Interventions KQ 1:
  • Interventions that are primary care feasible or referable
  • Studies with a minimum followup of 6 months

Categories of included interventions*:

  • Exercise (supervised or unsupervised, individual or group)
  • Physical therapy
  • Medications (e.g., medical management, supplements [vitamin D, calcium])
  • Psychological (individual or group)
  • Environmental/assistive technology
  • Knowledge (e.g., educational materials)

Interventions may be delivered alone (single) or in combination (multifactorial, multiple). Multifactorial assessment and management is an included intervention.

KQs 1, 2:
  • Community interventions that are not generally accessible (e.g., senior residence program)
  • Social marketing (e.g., media campaign)
  • Policy (e.g., local and State public or health policy)
  • Institutional methods (e.g., use of restraints)
  • Surgery (e.g., cataract extraction, pacemaker placement, podiatry surgery)
  • Fluid or nutrition therapy
  • Management of urinary incontinence
  • Hip protectors
Comparators KQ 1: Placebo, minimal control (i.e., provision of education via written materials, video, lecture), usual care  
Outcomes KQ 1:
  • Falls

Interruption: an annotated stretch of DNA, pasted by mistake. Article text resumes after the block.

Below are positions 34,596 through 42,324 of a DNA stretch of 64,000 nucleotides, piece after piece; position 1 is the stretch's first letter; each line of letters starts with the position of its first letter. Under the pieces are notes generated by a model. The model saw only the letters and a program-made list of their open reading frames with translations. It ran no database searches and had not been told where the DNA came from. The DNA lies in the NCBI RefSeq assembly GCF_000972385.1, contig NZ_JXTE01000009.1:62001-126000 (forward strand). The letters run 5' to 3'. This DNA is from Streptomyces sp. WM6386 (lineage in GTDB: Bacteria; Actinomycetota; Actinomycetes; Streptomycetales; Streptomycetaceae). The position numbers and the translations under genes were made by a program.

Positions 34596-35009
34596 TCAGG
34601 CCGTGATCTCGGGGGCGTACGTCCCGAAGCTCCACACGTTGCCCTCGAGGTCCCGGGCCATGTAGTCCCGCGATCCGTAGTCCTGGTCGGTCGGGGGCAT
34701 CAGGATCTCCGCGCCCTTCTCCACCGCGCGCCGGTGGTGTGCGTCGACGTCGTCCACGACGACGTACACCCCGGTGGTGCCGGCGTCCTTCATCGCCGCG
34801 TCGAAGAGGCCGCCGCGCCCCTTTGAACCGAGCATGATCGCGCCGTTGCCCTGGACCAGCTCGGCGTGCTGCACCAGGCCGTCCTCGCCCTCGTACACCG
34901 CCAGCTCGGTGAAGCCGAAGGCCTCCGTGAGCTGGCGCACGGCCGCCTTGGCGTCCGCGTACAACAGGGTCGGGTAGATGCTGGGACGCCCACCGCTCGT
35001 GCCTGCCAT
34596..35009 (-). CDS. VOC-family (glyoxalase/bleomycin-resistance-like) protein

• Mortality (all-cause and falls-related)
  • Falls-related morbidity, defined as:
    • Disability (activities of daily life and/or instrumental activities of daily life)
    • Falls-related fracture injuries
    • Quality of life (as measured on the 12-, 20-, or 36-item Short-Form Health Survey; EuroQol; Sickness Impact Profile; Health Utilities Index; Dartmouth COOP Charts; Nottingham Health Profile)
    • Hospitalizations for falls-related injuries
    • Emergency department visits for falls-related injuries
    • Institutionalizations (e.g., transition from community dwelling to nursing or care homes, or other long-term care facilities)

KQ 2: Harm outcomes as reported in studies, including psychological outcomes

KQ 1:
  • Falls-related injuries other than fractures that do not lead to an emergency department visit or hospitalization